Video Of The Day: Where The Water Settles

Where the Water Settles” from The Perennial Plate on Vimeo.

I can’t get enough of the videos from The Perennial Plate and this newest video, “Where The Water Settles,” just reiterates that fact for me. The way in which Daniel Klein and Mirra Fine approach traveling is rewarding for their audience. They dive into culture based off of personal interactions and stories they hear along the way, it seems, opposed to shallow suppositions of what to do in certain areas of the world. These two clearly love the art of exploring their subjects in depth and this method can easily be observed in “Where The Water Settles,” a video that takes you through a 1300-year-old system of rice farming in China in just a few minutes.

If you’d like to submit a video for Video Of The Day, reach out to us with a link.

China Unveils World's Longest Bullet Train Line

Photo of the day – Red lantern in China

red lantern china

Sometimes it’s the simplest images that reach out and grab the viewer. Take today’s Photo of the Day, snapped by Flickr user Bernard-SD, of a red lantern snapped in Yunnan Province, China. The lantern’s glow is almost magical. Though Bernard-SD took this photograph in July, the image’s deep warmth strikes me as particularly appropriate for early September, as summer’s slow turn into fall announces itself more fully.

Eager to share your simple, straight-forward images with a broader audience? Submit your images to the Gadling Group Pool on Flickr and we might just pick one of your images as a future Photo of the Day.

Classic Treks: Tiger Leaping Gorge, China

China isn’t usually the first place that comes to mind when adventure travelers are considering their next challenging, trek. But the country has plenty of remote, wild places that can offer backpackers an amazing hiking experience. Perhaps the best of those is a trek through Tiger Leaping Gorge, a deep canyon located along the Yangtze River in the southwest portion of the country.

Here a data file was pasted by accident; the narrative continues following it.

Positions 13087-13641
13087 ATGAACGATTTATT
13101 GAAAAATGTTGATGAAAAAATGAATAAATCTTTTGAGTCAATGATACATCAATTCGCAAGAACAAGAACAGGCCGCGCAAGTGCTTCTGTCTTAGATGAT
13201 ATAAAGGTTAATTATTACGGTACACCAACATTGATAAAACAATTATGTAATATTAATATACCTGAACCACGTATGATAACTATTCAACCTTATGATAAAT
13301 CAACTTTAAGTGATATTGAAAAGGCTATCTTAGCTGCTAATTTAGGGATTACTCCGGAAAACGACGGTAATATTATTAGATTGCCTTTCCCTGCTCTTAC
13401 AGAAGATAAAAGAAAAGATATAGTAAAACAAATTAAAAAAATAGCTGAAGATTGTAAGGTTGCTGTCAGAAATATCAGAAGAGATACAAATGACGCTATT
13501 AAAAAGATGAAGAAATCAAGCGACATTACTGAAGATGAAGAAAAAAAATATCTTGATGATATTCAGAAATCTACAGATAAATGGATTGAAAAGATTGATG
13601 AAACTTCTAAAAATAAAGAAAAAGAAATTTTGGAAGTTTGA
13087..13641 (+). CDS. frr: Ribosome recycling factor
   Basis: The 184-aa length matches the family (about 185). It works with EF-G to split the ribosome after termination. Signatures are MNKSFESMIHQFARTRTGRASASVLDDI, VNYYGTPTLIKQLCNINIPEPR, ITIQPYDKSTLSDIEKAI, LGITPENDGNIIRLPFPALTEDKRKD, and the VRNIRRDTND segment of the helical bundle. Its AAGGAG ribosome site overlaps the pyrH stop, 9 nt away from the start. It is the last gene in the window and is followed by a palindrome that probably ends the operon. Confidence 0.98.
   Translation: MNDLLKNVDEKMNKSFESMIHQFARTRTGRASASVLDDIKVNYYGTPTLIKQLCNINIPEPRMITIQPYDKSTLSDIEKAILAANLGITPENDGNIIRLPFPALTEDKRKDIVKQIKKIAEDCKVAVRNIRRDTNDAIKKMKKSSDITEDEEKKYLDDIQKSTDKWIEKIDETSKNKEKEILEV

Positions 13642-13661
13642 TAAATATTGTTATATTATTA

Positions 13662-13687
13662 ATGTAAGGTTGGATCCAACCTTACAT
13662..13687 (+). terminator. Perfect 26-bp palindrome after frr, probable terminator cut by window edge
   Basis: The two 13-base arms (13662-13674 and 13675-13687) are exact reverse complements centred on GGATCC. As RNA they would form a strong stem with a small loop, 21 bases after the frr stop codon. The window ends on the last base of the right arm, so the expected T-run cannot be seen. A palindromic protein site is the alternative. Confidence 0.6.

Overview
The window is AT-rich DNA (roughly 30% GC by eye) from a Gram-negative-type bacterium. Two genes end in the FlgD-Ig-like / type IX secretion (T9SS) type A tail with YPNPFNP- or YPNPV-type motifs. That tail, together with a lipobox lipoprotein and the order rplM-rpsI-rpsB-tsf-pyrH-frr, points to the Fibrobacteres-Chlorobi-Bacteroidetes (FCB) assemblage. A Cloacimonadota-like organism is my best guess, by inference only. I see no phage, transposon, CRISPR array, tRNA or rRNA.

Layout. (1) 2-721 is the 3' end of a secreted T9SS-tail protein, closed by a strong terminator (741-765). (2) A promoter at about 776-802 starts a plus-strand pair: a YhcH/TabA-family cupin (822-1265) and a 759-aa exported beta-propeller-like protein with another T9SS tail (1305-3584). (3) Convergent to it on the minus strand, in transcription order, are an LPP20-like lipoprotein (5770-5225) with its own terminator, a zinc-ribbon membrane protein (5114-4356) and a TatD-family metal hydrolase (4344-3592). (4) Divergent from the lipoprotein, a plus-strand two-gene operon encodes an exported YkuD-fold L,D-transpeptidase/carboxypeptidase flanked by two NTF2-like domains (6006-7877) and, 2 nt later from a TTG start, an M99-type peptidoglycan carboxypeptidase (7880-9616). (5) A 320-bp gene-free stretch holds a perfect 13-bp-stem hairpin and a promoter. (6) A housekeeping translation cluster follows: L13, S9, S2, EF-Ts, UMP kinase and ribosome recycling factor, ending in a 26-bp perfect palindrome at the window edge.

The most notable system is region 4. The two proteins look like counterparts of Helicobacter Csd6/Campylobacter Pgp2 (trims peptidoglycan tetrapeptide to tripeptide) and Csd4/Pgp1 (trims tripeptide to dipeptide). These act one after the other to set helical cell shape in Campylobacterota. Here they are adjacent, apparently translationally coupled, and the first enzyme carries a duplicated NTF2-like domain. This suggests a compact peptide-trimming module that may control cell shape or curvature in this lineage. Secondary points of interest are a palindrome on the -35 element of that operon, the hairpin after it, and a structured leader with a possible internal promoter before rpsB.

Tiger Leaping Gorge is an excellent hike for independent trekkers looking to escape the hustle and bustle, not to mention the pollution, of China’s busy cities. Located about 40 miles north of Lijiang City in Yunnan Province, the trail first rose to prominence in the 1980’s, when western backpackers began to explore the area. At that time, there were actually two distinct routes, consisting of the easier and flatter “Low Trail” and the much more challenging and dangerous “High Road”. The Low Trail has recently been paved over and made into a highway and while it is still an option, the High Road is a far superior option.

That trail is a mere 15 miles in length and requires just two days to hike end to end, but it is a long and difficult trek thanks to the steep trails and dramatic changes in altitude. The mountains that flank the trail are both well over 16,000 feet in height, and the sheer cliff faces fall away sharply. More than 6500 feet below, the Yangtze River can be seen rushing by, making a thunderous noise as it passes. Scenic vistas dominate the region, giving you plenty to gawk at throughout the journey.